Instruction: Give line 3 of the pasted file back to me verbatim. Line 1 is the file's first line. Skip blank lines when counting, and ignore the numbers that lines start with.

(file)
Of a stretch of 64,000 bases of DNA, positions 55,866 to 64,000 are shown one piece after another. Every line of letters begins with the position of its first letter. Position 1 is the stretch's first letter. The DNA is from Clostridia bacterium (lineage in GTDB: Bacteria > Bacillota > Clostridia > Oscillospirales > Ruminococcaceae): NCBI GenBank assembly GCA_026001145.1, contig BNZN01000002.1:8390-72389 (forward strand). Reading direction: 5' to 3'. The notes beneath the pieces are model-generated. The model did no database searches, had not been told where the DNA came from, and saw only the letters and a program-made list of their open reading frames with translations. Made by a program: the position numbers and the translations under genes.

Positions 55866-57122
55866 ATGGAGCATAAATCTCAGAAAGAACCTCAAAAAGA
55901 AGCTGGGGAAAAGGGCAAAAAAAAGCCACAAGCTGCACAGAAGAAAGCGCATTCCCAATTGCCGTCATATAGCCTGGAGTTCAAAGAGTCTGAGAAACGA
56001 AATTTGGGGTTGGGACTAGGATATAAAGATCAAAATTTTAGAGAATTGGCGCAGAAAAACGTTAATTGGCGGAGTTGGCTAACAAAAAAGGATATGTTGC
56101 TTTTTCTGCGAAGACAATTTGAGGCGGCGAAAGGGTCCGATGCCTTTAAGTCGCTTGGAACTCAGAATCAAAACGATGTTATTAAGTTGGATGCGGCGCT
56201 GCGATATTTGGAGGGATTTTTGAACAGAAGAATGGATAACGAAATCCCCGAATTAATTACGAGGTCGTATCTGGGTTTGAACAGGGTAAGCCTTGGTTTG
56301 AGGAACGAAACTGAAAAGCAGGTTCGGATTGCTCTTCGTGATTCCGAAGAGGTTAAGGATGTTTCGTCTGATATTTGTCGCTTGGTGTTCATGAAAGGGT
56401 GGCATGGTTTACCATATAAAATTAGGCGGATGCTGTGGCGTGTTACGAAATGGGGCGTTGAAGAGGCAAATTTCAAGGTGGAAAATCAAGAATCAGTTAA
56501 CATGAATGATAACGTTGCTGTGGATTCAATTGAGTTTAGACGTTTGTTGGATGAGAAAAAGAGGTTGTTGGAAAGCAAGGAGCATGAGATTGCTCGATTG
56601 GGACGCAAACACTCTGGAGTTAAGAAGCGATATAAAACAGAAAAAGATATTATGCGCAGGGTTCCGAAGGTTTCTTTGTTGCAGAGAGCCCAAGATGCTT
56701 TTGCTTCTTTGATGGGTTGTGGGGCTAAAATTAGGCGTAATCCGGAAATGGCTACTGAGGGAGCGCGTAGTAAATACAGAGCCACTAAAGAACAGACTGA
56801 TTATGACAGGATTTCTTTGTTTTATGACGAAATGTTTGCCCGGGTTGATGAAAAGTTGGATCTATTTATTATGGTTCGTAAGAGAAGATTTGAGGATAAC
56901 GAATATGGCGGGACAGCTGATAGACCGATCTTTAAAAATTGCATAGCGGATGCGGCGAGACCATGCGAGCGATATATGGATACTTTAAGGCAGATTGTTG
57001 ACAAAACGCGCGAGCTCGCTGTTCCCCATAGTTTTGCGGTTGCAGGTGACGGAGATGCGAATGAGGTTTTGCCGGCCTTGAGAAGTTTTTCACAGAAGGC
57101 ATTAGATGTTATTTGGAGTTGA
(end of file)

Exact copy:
55866 ATGGAGCATAAATCTCAGAAAGAACCTCAAAAAGA